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SCIENCE BEHIND: NASA's supersonic aircraft tries to hush the sonic boom

NASA is working on quieting the big, annoying sounds of sonic booms.

HAMPTON, Va. — NASA is working on an experimental piloted aircraft designed to fly faster than sound—without producing the annoying, if not sometimes alarming sonic booms.

The X-59 QUESST, short for Quiet SuperSonic Technology, could be a game-changer when it comes to air travel.  

NASA engineers want to travel faster than the speed of sound but there's one thing standing in their way.

"A sonic boom is the sound of a shockwave when something travels faster than the speed of sound. It could be an aircraft, a supersonic bullet or even the tip of a whip when a whip is cracked or when a meteor is entering the atmosphere."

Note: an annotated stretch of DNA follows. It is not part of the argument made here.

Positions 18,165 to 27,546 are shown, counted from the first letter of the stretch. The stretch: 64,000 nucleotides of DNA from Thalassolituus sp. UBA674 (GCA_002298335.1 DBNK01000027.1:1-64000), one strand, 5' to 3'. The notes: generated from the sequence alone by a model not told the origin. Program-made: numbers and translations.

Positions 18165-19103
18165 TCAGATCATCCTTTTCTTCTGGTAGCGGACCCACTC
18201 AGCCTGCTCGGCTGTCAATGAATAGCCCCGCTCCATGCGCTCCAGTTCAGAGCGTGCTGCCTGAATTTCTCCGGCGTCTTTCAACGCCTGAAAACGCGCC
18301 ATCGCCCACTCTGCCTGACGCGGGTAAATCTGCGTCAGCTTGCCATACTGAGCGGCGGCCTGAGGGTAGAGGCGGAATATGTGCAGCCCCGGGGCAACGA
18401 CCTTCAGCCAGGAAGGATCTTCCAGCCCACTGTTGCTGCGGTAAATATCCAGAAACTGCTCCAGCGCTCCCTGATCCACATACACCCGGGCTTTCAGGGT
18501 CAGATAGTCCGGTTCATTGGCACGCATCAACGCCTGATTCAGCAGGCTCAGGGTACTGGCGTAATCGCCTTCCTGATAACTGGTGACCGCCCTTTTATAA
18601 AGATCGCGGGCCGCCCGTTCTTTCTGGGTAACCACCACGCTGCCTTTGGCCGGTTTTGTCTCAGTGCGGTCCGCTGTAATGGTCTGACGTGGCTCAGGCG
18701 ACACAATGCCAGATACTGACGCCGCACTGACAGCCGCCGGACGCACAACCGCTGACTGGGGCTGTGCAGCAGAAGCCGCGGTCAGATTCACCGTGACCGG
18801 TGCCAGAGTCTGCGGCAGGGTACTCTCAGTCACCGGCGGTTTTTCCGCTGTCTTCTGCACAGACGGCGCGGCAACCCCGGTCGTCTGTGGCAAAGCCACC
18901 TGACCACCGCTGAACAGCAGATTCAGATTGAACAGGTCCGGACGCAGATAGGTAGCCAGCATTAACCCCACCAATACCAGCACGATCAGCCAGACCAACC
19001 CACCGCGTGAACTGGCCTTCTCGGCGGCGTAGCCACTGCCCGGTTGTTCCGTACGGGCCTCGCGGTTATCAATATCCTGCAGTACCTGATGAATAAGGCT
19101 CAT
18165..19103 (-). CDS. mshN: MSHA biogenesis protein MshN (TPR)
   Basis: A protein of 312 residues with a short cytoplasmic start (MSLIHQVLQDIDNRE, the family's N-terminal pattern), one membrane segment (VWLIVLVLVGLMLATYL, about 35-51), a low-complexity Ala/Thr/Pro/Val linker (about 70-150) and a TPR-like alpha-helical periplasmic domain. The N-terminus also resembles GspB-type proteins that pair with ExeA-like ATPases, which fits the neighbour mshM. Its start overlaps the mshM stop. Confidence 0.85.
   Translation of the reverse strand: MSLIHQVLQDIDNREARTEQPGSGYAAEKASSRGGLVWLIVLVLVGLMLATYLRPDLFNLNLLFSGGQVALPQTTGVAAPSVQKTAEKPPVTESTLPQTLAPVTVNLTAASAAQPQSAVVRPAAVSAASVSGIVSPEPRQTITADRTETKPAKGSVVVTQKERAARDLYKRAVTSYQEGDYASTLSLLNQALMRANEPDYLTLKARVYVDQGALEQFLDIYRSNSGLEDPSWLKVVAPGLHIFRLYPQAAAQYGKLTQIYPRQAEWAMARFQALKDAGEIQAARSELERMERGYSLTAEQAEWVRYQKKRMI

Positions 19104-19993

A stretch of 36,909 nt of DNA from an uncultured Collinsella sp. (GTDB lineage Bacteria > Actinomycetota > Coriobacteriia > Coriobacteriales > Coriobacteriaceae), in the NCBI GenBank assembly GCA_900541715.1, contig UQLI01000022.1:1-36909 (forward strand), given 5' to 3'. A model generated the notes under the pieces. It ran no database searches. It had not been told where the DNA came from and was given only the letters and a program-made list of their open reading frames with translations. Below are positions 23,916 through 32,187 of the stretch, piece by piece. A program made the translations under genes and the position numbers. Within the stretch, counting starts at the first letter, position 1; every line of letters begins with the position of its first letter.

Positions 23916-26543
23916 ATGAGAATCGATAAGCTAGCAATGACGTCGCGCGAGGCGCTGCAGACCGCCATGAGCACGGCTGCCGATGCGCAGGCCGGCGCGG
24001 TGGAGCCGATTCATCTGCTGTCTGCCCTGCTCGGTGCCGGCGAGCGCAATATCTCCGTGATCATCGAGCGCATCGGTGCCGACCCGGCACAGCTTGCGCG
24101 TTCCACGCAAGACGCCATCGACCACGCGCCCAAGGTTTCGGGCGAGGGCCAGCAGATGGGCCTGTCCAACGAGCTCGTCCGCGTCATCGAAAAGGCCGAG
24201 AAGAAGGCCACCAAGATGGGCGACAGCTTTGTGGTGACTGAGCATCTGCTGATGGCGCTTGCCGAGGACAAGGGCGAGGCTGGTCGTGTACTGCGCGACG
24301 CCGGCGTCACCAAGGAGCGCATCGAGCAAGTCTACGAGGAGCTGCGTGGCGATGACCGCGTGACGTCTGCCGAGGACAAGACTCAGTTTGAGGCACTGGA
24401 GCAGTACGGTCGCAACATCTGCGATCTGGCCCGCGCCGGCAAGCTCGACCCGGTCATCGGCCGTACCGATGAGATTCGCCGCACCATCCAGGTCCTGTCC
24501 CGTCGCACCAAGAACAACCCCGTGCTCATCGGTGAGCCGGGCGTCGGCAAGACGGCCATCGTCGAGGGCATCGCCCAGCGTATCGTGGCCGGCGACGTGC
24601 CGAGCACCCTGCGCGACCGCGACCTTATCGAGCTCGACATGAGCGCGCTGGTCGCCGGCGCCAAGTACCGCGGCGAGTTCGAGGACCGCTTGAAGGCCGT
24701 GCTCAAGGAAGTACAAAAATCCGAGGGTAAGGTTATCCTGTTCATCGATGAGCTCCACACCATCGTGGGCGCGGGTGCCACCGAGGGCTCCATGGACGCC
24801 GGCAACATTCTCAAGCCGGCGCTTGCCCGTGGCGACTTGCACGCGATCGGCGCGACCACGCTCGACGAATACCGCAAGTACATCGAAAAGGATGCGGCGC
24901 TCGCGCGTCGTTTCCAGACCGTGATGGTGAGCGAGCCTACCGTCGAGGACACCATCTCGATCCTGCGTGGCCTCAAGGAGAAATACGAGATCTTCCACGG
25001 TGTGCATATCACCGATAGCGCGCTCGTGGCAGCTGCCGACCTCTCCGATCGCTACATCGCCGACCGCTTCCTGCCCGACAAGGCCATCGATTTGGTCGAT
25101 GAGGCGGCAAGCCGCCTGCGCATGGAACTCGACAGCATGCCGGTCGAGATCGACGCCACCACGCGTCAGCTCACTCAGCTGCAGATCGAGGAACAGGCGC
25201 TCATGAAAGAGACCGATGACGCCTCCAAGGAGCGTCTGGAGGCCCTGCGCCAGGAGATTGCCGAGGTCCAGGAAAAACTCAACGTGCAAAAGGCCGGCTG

Jonathan Rathsam, a research aerospace engineer, wants people to imagine a watercraft, "a good way to think about it is like a boat moving through the water."

Boats create a "V" shape in the water as they travel.

Rathsam says "a sonic boom is quite similar, it comes off the tip of the aircraft but it's 3D" so it's more like a cone than just a "V."

"A shock wave means that the air can't react fast enough for this object that's moving so fast," the pressure release creates the loud boom.

Engineers are trying to decrease the disruptive boom with an aircraft. "It creates a different type, a lower, much quieter type of sound that we're calling a 'sonic thump.'"   

This technology would make cross-country and international travel better for those on the ground and in the air by making it faster and quieter.

"So a trip from New York to L.A. takes 5.5 or 6 hours, and if we could enable quiet supersonic flight, that would be a 2.5 or 3-hour trip."



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